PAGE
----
The Sunday Times top ten bestselling memoir of Tracey Thorn's 30-year pop career with Marine Girls and Everything But The Girl, and her collaborations with Paul Weller, Massive Attack and Todd Terry.
'I was only sixteen when I bought an electric guitar and joined a band. A year later, I formed an all-girl band called the Marine Girls and played gigs, and signed to an indie label, and started releasing records. Then, for eighteen years, between 1982 and 2000, I was one half of the group Everything But the Girl. In that time, we released nine albums and sold nine million records. We went on countless tours, had hit singles and flop singles. I've seen myself described as an indie darling, a middle-of-the-road nobody and a disco diva. I haven't always fitted in, you see, and that's made me face up to the realities of a pop career.'
From post-punk teen-band rivalry in suburban Hertfordshire to international chart-topping success via a shared bedsit in Hull, and three decades of touring and making music, this is the funny, perceptive and candid true story of how Tracey Thorn grew up and tried to be a pop star.
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Tracey Thorn reading her own book in her own unique voice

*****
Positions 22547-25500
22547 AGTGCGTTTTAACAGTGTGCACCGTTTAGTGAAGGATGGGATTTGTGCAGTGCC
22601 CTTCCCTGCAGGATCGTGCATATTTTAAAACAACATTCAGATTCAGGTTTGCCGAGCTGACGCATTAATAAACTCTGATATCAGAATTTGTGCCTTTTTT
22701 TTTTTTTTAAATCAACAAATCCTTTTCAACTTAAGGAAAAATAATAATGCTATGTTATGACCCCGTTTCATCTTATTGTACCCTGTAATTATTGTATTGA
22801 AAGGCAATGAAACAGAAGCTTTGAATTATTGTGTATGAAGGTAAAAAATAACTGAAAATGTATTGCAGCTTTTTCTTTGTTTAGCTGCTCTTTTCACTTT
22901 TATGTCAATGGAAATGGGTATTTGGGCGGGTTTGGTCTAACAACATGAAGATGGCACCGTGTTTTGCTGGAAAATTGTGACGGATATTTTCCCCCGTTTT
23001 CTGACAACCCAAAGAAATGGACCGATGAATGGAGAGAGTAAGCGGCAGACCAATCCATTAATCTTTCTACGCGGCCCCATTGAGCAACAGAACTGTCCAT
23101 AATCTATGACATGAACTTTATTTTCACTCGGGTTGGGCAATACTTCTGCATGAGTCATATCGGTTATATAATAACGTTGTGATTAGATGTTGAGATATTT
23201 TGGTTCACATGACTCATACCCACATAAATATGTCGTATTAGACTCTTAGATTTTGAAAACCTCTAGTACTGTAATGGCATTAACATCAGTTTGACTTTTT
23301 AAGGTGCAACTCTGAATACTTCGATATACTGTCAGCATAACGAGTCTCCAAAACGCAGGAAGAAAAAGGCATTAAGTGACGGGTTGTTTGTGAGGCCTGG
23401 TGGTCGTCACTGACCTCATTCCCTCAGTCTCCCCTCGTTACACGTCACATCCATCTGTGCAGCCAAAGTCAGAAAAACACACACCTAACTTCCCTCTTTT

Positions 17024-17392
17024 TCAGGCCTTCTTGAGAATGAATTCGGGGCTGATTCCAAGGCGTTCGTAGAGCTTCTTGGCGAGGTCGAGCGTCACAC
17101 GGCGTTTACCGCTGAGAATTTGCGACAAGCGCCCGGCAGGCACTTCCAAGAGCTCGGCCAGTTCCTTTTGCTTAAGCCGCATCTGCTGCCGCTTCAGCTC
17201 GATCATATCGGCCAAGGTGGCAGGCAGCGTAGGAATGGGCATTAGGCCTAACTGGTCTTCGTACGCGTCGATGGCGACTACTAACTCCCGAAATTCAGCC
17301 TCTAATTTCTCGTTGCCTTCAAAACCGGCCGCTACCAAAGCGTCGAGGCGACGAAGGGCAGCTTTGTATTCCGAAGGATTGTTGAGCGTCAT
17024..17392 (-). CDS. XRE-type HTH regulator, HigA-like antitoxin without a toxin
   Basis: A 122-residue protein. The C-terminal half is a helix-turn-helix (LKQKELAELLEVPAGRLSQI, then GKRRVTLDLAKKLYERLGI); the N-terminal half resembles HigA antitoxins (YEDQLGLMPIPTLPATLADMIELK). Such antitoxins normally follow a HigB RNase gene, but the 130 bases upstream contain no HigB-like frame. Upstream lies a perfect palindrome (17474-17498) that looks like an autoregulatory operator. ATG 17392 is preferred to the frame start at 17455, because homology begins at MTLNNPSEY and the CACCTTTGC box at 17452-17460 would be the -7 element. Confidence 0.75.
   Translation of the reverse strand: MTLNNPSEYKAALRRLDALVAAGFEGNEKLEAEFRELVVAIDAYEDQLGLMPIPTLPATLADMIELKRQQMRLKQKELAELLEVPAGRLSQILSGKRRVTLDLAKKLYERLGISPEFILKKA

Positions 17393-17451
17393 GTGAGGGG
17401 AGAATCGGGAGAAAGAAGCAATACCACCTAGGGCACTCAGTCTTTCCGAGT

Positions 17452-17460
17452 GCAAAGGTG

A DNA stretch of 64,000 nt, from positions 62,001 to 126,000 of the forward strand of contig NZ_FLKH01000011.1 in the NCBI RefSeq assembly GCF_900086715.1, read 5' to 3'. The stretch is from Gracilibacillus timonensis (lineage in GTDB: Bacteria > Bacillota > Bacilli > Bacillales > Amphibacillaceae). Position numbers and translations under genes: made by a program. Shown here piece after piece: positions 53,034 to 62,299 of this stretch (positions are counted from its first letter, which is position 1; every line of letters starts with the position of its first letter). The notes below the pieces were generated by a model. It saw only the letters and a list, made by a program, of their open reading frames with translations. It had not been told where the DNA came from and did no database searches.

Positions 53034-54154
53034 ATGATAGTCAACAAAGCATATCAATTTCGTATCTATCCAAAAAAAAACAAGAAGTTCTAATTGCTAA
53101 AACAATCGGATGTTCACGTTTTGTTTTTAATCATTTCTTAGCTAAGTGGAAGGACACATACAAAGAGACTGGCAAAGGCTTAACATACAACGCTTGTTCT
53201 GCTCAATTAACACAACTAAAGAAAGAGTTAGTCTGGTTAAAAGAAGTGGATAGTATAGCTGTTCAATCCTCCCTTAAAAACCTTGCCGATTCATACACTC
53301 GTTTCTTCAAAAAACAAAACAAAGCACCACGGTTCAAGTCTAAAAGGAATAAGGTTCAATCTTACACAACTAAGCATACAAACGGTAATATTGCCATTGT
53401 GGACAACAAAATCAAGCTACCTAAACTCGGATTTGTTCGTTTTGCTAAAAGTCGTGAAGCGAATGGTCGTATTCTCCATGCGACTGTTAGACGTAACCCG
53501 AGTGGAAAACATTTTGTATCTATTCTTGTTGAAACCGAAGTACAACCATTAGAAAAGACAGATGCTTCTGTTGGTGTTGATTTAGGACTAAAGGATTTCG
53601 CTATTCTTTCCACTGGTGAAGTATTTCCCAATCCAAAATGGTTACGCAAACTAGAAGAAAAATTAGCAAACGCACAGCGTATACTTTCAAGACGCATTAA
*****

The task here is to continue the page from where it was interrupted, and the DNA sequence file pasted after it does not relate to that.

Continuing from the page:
Tracey's recounting of the dark times surrounding her husband's critical illness
Tracey's retelling of the circumstances behind the scenes of recording Everything but the Girl's _The Language of Life_
Unusual, but interesting!
That Tracey wrote and narrated it
That it wasn't a gossip-fest or tell-all, but a genuine description of what it was like for her to become a musician. If you like books like this, a GREAT one is Ann & Nancy Wilson's book - give it a try!
Yes, of course I knew her work, but had not seen any interviews, etc. I didn't really understand the title of the book though
I wished Tracey would have described her relationship with Ben in more detail (I am a romantic and think it's great they are still together after all these years!). I also liked how there were a few snips of music in the book